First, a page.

Recession leads to decrease in revenues at many specialty practices across the country
Posted June 1, 2010
Before the recession, many specialty practices had been booming as a growing subset of pet owners spared no expense on veterinary care. Recently, however, specialty practices appear to have fared worse on average than general practices.
Click image to view larger version
In California, for example, revenues decreased 4.13 percent from 2008 to 2009 for specialty and emergency practices, according to figures from the veterinary consulting firm Gatto McFerson in Santa Monica. At the same time, revenues increased slightly for general practices in the state.
The economic downturn has led to a slowdown at specialty practices across the country, said leaders of the Veterinary Specialty Practice Alliance and the MOON collaborative of specialty practices—separate groups that each have members from multiple regions. Members of the VSPA and MOON have hopes that the recession has merely been a speed bump for specialty practice.
Dr. Ruth M. Marrion performs cataract
surgery on Baby, a 2-year-old pit bull-type
dog, at the North Andover, Mass.,
location of Intown Veterinary Group. The
group operates specialty and general
hospitals at four locations in the Boston area.
Dr. Jason A. Francis reviews radiographs on digital imaging
equipment at the Ventura, Calif., location of the Veterinary
Medical and Surgical Group. The specialty practice
recently opened a new hospital in Orange County, Calif.
Tom A. McFerson, a partner at Gatto McFerson, said more and more specialty practices had been opening in the years right before the recession.
"It was really the golden age for specialty practices," McFerson said. "They communicated with the clients and were able to get the word out that there are specialists."
Specialty practices also communicated with general practices to encourage case referrals, he said.
McFerson believes specialty practices are losing revenue now for a couple of reasons. Most obviously, specialty and emergency procedures are big-ticket items that some clients cannot afford at the moment. In addition, some general practices are not referring as many cases and are handling emergencies themselves.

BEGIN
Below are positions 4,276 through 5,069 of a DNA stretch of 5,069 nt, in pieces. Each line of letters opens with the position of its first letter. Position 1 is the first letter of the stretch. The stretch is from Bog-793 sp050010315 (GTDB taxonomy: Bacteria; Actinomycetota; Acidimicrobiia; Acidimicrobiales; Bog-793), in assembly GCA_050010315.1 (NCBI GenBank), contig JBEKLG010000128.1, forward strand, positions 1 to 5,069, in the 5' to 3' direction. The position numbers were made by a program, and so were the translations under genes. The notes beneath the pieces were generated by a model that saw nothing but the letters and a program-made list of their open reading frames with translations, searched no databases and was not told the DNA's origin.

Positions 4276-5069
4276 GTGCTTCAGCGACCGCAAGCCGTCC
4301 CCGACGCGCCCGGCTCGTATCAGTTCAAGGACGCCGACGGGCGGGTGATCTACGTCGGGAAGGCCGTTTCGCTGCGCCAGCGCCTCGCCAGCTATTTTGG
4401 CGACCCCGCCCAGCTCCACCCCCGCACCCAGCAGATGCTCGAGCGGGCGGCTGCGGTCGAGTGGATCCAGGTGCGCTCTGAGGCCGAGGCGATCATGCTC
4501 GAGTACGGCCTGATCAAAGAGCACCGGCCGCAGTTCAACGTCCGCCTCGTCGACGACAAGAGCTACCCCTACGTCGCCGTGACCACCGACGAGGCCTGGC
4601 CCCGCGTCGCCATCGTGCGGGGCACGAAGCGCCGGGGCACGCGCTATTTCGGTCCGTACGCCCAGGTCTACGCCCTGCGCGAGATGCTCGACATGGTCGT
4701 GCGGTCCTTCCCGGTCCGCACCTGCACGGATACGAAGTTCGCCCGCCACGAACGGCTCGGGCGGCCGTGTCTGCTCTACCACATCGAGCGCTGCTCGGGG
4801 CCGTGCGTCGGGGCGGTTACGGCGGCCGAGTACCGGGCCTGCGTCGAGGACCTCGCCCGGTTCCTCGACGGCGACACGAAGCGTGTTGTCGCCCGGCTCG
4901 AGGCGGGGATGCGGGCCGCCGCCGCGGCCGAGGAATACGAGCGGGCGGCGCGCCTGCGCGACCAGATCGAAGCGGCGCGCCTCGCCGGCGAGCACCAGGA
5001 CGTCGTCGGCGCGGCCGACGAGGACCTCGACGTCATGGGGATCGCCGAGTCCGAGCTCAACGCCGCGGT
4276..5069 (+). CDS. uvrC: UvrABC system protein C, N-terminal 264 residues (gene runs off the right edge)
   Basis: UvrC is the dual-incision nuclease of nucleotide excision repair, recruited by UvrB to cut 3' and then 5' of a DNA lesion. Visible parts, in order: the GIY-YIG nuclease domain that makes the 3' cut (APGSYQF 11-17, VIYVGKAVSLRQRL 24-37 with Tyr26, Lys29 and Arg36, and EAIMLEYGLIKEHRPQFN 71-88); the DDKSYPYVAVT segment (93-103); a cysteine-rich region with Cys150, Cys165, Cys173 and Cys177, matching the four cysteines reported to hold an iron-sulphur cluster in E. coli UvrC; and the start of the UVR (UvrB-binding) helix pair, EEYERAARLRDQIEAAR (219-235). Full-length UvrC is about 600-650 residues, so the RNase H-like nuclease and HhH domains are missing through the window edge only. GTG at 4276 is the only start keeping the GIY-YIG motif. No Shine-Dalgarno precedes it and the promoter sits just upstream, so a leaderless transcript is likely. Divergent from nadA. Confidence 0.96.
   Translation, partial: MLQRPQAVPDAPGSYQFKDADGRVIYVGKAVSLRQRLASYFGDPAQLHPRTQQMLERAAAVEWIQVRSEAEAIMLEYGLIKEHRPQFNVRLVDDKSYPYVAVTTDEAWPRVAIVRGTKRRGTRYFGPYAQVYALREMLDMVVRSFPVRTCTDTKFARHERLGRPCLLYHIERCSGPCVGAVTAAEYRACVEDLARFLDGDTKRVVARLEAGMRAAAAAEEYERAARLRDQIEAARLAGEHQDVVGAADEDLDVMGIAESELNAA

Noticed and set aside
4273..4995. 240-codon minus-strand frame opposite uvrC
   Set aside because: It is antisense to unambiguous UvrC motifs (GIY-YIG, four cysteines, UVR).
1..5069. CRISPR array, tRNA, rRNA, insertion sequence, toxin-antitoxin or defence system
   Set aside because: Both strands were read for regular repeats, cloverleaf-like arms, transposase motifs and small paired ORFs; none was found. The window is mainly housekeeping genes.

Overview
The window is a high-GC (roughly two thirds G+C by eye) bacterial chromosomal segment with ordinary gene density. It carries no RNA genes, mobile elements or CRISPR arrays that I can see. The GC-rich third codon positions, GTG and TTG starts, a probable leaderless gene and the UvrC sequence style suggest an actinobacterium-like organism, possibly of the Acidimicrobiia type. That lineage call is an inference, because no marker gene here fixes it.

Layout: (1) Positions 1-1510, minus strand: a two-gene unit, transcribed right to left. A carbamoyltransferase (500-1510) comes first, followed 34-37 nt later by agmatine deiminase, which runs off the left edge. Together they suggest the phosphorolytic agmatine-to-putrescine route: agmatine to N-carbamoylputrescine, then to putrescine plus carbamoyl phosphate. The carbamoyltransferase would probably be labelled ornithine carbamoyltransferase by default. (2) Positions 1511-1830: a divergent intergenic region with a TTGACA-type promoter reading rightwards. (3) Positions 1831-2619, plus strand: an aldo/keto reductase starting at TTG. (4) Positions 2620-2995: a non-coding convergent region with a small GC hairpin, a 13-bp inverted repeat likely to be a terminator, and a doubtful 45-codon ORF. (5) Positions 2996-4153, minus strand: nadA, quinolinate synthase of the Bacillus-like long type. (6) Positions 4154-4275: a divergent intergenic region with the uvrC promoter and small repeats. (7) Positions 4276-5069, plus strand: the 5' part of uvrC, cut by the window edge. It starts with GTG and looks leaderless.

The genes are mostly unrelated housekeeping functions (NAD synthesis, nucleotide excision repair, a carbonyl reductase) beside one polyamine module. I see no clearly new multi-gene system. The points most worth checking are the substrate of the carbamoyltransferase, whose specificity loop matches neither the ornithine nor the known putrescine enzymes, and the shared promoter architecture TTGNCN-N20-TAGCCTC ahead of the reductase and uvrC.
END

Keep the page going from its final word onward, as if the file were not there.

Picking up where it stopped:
During the initial economic meltdown in the fall of 2008, Gatto McFerson started compiling information about revenues at general and specialty practices to keep a finger on the pulse of the situation in California. The informal survey has grown to encompass data from more than 150 practices in the state.
After factoring out price increases, general and specialty practices actually reported decreases in revenues from 2008 to 2009—although the specialty practices still fared worse. General practices in Southern California had an overall decrease in revenue of 1.66 percent, after accounting for price increases, and general practices in Northern California had a decrease of 1.05 percent. Specialty practices throughout the state had a decrease in revenues of 7.31 percent after accounting for price increases.
By the early months of 2010, though, revenues appeared to be stabilizing for general and specialty practices in the survey. McFerson said he is optimistic that specialty practices will fare better this year.
"I think that they will bounce back," McFerson said.
Members of the VSPA, an alliance of 20 specialty practices, meet twice a year to compare finances and discuss business models. The members operate in markets that do not overlap, so they are not competitors.
Leah Basinais, VSPA president and the chief operations officer for the Veterinary Medical and Surgical Group out of Ventura, Calif., said alliance members have felt the effects of the recession.
Basinais said many general practices are keeping patients longer to try less-expensive treatments before referring the cases to specialty practices, but general practices that work with more-prosperous clients are not reluctant to make referrals. The financial limitations of certain clients become most apparent at emergency practices when the choice is between treatment and euthanasia, she said.